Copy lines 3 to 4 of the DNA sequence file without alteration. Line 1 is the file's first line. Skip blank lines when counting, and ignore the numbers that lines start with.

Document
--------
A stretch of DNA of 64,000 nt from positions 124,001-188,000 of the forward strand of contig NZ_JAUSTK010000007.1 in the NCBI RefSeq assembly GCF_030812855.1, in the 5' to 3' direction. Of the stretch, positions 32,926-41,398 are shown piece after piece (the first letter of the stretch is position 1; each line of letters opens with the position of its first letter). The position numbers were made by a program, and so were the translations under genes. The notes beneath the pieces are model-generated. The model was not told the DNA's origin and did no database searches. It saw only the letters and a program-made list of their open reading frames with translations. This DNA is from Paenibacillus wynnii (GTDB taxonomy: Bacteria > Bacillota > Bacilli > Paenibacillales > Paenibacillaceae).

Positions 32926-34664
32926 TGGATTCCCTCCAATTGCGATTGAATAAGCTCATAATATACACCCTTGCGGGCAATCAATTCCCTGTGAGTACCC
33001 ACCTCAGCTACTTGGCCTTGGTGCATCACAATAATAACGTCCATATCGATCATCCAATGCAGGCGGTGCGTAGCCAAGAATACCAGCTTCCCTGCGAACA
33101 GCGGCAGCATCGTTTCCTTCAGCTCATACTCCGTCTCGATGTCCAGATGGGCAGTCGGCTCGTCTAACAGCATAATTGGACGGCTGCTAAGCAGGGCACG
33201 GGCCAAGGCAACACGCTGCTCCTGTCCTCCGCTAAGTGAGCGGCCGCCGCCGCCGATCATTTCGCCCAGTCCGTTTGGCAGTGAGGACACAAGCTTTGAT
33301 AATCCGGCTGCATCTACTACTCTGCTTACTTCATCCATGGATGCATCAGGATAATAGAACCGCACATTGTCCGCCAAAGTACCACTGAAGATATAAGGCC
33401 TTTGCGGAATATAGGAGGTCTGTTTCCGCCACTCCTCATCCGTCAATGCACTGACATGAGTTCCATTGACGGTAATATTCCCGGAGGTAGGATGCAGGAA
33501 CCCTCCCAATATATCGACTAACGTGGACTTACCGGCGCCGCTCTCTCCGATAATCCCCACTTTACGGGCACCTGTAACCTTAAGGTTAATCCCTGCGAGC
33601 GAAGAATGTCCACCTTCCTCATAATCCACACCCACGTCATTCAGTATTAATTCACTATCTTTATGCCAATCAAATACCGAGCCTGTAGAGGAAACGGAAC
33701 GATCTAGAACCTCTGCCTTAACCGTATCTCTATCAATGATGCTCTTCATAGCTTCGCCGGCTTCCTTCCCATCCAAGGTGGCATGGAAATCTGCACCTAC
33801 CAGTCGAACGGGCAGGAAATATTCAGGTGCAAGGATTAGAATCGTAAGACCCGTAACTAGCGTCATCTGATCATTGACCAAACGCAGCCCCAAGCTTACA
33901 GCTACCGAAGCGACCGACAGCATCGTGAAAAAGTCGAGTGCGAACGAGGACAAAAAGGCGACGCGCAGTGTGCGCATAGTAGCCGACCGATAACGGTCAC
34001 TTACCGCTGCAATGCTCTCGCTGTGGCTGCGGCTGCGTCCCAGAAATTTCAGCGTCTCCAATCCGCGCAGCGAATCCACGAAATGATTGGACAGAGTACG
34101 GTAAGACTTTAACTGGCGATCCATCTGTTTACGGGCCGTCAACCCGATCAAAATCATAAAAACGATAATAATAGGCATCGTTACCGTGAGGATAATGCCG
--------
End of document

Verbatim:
32926 TGGATTCCCTCCAATTGCGATTGAATAAGCTCATAATATACACCCTTGCGGGCAATCAATTCCCTGTGAGTACCC
33001 ACCTCAGCTACTTGGCCTTGGTGCATCACAATAATAACGTCCATATCGATCATCCAATGCAGGCGGTGCGTAGCCAAGAATACCAGCTTCCCTGCGAACA